Secondly, perhaps there are people out there who can churn out an entire novel in 30 days and have it be perfect. But I’ve yet to come across one. What you’ve got at the end of November is a first draft. The first draft needs to sit and fester a while. Then it needs to be revised, possibly rewritten, and edited. Possibly more than once. Only after that will it be ready to seek a home somewhere.

There are many novels out there, both self-published and traditionally published, that started their lives as NaNovels. But they weren’t published in December of the year they were written.

NaNoWriMo might be for you if you realise that writing for publication is a long-term goal, and you’re prepared to put in more work after November has been and gone.

5. Because you want to pick up chicks by telling them you’re a novelist.

What do I know? Maybe that is a good reason.

What do you think of NaNoWriMo? Have you done it before? Will you be participating this year?



Filed under Writing

35 responses to “Five Reasons not to do NaNoWriMo

  1. Hi Jo! I started a new novel last year with NaNo and wrote my 50,000 words. It was great. I also spent all of October outlining the thing and it is the second novel in a series, so I already had the characters (even though the second novel takes place ten years after the first.) I want to start the third novel now (I haven’t finished the second yet, I must add…I just got the first one published.) I could have never done something like this when my kids were small. But one has moved out and the ‘baby’ is working full-time, so I find myself alone a lot of the time. And I have to make it my top-priority. I couldn’t write at that pace all the time, either. It burned me out. But the story flows because I had it in my face the whole time. And I don’t live in America anymore–a lot of writers complain about Thanksgiving.

    • Congrats on last year’s result! I think you’ve made a great point about not being able to do NaNo “properly” when your kids were small. The only time I’ve “won” NaNoWriMo was back before I had kids. Every year since then, I’ve had little ones and I’ve not managed more than 20,000 words maximum. So you give me hope that in the future, I’ll be able to really work on 50K again.

      Best of luck with NaNo this year!

  2. I did this a few years ago and I got distracted by my procrastination. Since I can’t seem to write more than one 500 word blog post a week, I might bow out this year too.

  3. I like the idea of NaNo, though I don’t think it’s something I’d ever do. I wrote about it here:

    “…smack-talk and muffin crumbs on our keyboards—would have rightly horrified professional writers. We had taken the cloistered, agonized novel-writing process and transformed it into something that was half literary marathon and half block party.”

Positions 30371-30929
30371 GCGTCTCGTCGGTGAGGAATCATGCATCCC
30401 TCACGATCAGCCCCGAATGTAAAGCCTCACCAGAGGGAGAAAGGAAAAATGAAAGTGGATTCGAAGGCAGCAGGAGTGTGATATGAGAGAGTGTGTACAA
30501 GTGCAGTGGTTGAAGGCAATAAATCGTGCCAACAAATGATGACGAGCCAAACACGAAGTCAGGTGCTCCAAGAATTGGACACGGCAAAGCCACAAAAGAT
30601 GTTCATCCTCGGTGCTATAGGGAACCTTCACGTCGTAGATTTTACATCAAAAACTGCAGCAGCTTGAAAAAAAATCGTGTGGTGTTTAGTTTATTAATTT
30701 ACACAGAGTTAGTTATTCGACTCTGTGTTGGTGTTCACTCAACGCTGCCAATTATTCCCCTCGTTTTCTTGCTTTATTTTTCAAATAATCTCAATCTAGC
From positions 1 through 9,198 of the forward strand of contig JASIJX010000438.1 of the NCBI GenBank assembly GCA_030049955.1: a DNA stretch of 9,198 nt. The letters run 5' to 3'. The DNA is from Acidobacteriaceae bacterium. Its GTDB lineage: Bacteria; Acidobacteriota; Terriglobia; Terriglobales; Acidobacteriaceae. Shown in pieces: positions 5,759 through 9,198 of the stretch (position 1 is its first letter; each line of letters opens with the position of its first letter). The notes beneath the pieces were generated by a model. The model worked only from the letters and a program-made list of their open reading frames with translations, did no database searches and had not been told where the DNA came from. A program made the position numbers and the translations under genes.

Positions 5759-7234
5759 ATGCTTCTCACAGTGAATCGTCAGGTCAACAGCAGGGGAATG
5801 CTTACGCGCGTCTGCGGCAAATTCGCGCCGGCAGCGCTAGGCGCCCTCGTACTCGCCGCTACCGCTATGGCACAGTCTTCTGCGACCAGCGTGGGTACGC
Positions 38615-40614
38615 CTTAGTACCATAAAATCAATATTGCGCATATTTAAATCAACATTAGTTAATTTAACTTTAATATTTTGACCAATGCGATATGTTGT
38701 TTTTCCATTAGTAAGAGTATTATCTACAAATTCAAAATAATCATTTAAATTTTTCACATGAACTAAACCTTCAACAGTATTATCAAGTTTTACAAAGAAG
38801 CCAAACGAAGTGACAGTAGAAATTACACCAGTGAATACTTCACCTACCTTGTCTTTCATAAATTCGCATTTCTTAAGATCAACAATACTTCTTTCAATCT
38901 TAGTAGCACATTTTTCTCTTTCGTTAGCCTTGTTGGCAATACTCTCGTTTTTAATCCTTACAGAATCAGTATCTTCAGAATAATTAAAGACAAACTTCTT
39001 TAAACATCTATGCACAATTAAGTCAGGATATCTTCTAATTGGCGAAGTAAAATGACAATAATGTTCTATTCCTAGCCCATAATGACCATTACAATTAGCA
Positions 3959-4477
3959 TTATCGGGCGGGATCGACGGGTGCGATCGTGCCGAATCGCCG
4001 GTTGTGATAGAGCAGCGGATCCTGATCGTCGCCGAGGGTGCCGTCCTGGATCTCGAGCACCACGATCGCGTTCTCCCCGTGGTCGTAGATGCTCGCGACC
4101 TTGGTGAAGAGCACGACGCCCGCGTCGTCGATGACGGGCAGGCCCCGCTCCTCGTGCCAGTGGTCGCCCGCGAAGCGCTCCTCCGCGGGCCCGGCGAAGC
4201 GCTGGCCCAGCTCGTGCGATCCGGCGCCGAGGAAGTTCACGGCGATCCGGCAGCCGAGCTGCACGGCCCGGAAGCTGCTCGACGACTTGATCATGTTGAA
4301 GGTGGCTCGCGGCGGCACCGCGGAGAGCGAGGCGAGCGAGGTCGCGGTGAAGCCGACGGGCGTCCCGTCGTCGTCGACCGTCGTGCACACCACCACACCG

This does sound like fun. Other than college students, though, it’s not something most people could fit into their lives.

    • I’ve thoroughly enjoyed it every time I’ve done it, even though I’ve only actually “won” once. The first year I did it, I signed up on the 8th of November and completed 50K on the 28th. In that time, I was working a full-time job 6 days a week, 10 hours a day. But I somehow managed to get there. The trick for me was to fully utilise my days off and put off as much of the housework as I possibly could. (I wrote 12,000 words on one of my days off.)

      Since having kids, though, that’s been rather different. Sadly, Mums don’t get sick pay or time off.

  4. Yeah, I’ve done it five times, though on one I bailed almost immediately, and you’re mostly right on all these.

    My most definite agreement is that the group won’t help you write the novel. First of all, every minute you spend on the NaNo forums is a minute you’re NOT WRITING. Second, if you hook up with some real-life friends to try it, you’re headed for some unhappiness, in my experience. One of you will get ahead of the other, and the one who is behind will feel like a failure, and the one who is ahead will feel like you’re dragging them down with all your lameness. I’ve been in both positions, and it sucks. And finally, only YOU can write that novel. Surrounding yourself with a bunch of other maniacs doesn’t change it.

    And yeah, November is probably the worst month ever to try this. Even December with all the Christmas holidays would be better because of the extra vacation (and extra day), and February would provide a nice trade with two days less but without four or five days of family-mandated travel. Not to mention that you’ll probably get sick in November. It has happened to me in every single one of my NaNo attempts, even the one I bailed on after three days.

    And yeah… you don’t have a publishable novel on December 1st. You’ve got the first half to two-thirds of a very rough first draft. So, on the one hand, you’ve merely vomited into a bucket without even filling the damn bucket, but on the other hand, that’s more than you had in October.

    The main thing NaNo is good for (and perhaps I’ll have do my own list of five) is to give you that kick in the pants to actually make the time to write. To do that, you have to give up some things, and NaNo tells you that you can give those things up for just a month. In December, you get to ask yourself what you like more, the writing or the distraction?

    I hadn’t planned on doing NaNoWriMo this year, mostly because my original schedule called for me to start my next novel draft on October 1st. But now I’m two months behind schedule and trying to catch up. Maybe I’ll be ready by November, in which case, I’ll be doing NaNo. But if I’m still behind… well, maybe I’ll be proving that December is better after all.

    As for picking up chicks… heh, yeah, that kind of works actually. The only problem is that once you’re a novelist, there’s no time for chicks. Unless they’re good beta readers. 😉